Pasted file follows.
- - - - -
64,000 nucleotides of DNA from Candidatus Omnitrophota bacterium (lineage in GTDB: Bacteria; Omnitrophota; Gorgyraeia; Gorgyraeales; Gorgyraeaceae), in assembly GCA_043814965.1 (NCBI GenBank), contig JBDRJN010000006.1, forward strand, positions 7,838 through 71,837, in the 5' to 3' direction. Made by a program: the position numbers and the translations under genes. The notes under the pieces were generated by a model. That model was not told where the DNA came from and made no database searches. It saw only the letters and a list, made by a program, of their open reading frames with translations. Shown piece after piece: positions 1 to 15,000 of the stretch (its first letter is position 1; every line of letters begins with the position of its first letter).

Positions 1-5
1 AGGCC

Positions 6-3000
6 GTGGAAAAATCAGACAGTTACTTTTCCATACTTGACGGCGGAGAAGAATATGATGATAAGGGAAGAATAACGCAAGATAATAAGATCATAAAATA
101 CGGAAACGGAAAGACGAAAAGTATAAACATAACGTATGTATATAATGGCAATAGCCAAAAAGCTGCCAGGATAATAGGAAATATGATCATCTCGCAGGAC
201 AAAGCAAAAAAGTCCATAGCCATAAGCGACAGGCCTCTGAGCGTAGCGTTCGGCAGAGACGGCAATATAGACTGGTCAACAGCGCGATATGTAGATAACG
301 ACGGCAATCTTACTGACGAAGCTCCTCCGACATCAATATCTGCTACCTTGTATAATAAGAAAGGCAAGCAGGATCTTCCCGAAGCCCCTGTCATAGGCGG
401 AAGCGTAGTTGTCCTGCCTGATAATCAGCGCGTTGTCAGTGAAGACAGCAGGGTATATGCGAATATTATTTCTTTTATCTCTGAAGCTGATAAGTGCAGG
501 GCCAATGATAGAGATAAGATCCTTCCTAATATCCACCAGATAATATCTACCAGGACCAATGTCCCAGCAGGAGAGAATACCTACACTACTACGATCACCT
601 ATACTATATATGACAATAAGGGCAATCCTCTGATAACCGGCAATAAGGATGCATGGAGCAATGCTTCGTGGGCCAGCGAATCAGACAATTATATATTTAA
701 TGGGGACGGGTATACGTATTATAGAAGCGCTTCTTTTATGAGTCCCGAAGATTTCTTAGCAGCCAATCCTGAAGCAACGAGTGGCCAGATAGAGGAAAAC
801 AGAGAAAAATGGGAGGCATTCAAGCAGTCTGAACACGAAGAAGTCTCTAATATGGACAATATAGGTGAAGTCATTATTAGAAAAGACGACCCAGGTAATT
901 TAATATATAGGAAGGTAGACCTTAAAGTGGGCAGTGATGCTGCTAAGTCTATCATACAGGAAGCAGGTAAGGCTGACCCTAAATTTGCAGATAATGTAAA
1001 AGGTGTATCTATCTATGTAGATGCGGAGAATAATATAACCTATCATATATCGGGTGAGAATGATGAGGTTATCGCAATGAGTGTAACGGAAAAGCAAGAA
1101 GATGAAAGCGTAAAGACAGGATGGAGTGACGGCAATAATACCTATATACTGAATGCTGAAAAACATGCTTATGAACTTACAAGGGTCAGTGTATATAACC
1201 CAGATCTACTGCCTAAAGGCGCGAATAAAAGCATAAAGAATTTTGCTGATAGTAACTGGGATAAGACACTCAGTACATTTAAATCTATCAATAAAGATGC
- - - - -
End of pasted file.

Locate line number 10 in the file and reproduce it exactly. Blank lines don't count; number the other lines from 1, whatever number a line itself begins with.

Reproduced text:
501 GCCAATGATAGAGATAAGATCCTTCCTAATATCCACCAGATAATATCTACCAGGACCAATGTCCCAGCAGGAGAGAATACCTACACTACTACGATCACCT